Bernanke Must Go
Ben Bernanke has been an abysmal failure as chairman of the US Federal Reserve. I'm voting against his reappointment
Last year, the American people overwhelmingly voted for a change in our national priorities and for a new direction on the economy. After eight long years of trickle-down economics that benefitted millionaires and billionaires while leaving the middle class behind, Americans demanded a change that would put the interests of ordinary people ahead of the greed of Wall Street and the wealthy few.
What the American people did not bargain for was another four years for one of the key architects of the Bush economy.
Before Ben Bernanke became the Fed chairman in 2006, he headed the council of economic advisers for President Bush – one of the most right-wing presidents in American history. He also sat on the Fed board of governors from 2002 to 2005. Perhaps more than anyone else, Bernanke was in a position to diagnose the impending economic disaster and take steps to stop it. Tragically, not only did he fail to prevent the economic collapse that we have experienced, he did not even warn the American people that it was coming until it was too late. Equally distressing, his actions since the crisis began may leave taxpayers holding the bag for an even bigger bailout in the future.
As chairman of the Federal Reserve, Bernanke has four main responsibilities: (1) to conduct monetary policy in a way that leads to maximum employment and stable prices; (2) to maintain the safety and soundness of financial institutions; (3) to contain systemic risk in financial markets; and (4) to protect consumers against deceptive and unfair financial products.
By any sober assessment of the facts, Bernanke has been an abysmal failure in all four of these areas.
Since Bernanke took over as Fed chairman, the unemployment rate has more than doubled and, today, an incredible 17% of the American workforce is either unemployed or underemployed.
Not since the Great Depression has the financial system been as unsafe, unsound, and unstable as it has been during Bernanke's tenure. More than 120 banks have failed since he became chairman, despite the Fed's army of nearly 3,000 bank supervisors with broad powers to maintain the safety and soundness of financial institutions.
Under Bernanke's watch, the value of risky derivatives held at our nation's top commercial banks grew from $110tn to more than $290tn, 95 per cent of which are concentrated in just five financial institutions. While Bernanke was asleep at the wheel, Warren Buffett, as early as 2003, called derivatives "financial weapons of mass destruction" and warned that they posed a "mega-catastrophic risk" to the economy.
Bernanke failed to prevent banks from issuing deceptive and unfair financial products to consumers. Under his leadership, mortgage lenders were allowed to issue predatory loans they knew consumers could not afford to repay. This risky practice was allowed to continue even though the FBI warned in 2004 of an "epidemic" in mortgage fraud that had the potential to become "the next S&L crisis".
After the financial crisis hit, Bernanke's response was to provide trillions of dollars in virtually zero-interest loans and other taxpayer assistance to some of the largest financial institutions in the world. Adding insult to injury, Bernanke has refused to tell the American people the names of the institutions that received this handout or the terms involved. Trillions of taxpayer dollars are at risk and Mr Bernanke continues to hide the names!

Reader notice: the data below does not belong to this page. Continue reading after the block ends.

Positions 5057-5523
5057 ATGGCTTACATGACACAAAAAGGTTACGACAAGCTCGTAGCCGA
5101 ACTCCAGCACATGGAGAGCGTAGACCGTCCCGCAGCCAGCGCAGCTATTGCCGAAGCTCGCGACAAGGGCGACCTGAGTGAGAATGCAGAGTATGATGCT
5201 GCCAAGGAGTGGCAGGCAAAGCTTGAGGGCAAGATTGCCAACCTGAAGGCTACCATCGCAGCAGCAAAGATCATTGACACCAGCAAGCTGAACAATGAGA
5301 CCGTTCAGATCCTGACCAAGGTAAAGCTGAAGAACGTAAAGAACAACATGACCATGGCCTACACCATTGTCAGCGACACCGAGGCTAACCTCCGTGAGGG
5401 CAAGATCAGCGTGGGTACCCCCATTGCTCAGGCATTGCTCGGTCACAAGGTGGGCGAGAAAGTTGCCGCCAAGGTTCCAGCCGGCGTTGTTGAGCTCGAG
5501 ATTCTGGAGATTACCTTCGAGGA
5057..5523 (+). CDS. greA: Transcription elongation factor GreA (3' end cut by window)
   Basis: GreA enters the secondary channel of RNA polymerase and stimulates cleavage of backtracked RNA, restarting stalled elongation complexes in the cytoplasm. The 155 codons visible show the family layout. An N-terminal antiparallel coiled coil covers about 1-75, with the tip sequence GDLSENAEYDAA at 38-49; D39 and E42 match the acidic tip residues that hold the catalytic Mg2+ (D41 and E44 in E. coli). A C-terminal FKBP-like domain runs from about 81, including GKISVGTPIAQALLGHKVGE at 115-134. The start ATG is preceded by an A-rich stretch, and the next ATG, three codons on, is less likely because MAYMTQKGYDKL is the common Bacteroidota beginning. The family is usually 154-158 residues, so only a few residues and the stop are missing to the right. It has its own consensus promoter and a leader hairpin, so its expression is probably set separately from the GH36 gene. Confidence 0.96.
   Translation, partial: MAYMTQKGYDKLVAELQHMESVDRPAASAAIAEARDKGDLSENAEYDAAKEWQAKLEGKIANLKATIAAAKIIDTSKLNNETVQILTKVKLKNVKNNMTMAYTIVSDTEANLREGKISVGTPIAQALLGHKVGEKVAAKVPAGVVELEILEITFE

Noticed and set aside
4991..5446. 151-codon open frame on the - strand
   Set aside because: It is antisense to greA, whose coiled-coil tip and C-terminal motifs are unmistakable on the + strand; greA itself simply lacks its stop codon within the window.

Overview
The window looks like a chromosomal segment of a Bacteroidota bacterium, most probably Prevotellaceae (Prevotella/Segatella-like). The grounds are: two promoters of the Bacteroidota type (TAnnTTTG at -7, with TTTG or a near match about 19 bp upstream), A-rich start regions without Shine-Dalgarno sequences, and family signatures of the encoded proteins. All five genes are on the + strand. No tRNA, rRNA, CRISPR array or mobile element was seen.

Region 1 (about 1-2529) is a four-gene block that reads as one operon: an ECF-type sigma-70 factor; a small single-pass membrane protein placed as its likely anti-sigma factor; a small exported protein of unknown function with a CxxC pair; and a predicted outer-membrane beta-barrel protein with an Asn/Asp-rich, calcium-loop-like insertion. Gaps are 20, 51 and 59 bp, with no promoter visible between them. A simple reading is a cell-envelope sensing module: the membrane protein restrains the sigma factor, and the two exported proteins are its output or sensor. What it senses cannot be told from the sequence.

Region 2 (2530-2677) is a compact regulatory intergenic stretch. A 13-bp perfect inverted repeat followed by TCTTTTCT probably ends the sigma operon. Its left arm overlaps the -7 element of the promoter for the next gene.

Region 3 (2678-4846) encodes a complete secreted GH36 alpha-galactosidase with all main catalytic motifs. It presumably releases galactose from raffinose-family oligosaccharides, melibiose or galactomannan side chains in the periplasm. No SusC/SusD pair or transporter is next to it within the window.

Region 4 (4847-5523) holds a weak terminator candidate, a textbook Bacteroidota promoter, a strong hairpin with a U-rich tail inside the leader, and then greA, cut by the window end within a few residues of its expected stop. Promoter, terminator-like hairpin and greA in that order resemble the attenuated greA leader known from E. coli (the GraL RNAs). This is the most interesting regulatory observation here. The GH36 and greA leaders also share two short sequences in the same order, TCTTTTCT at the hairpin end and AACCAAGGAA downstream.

Further, despite the American people spending $700bn bailing out huge financial institutions because they were "too-big-to-fail," Bernanke has allowed three of the four largest financial institutions in the country to become even larger than they were before the financial collapse.
In the midst of a horrendous economic crisis that has caused massive suffering in this country Bernanke had the opportunity to force irresponsible and corrupt Wall Street firms to change their ways. The chairman could have demanded that Wall Street provide adequate credit to small businesses to create decent-paying jobs. He could have insisted that bailed-out banks end the usurious practice of charging interest rates of 30% or higher on credit cards. He could have required bailed out banks to stop making risky bets in derivatives. He could have required bailed-out-banks to modify mortgages so that homeowners could afford to stay in their homes. He could have required too-big-to-fail banks become smaller. He could have instituted a major investigation of how the financial collapse occurred in the first place, and held chief executives at those banks accountable.
Instead, Wall Street, with Bernanke's help, has instituted a system of "heads they win, tails taxpayers lose". If Wall Street wins, their executives receive millions in bonuses and they keep all of their profits. If Wall Street loses, taxpayers bail them out, and their executives still keep their bonuses.
As the middle class of this country continues to suffer, we need a chairman of the Fed who is more concerned about expanding the productive economy – increasing decent-paying jobs for all Americans – than continuing to fan the flames of Wall Street greed that precipitated this crisis.
© Guardian News and Media Limited 2009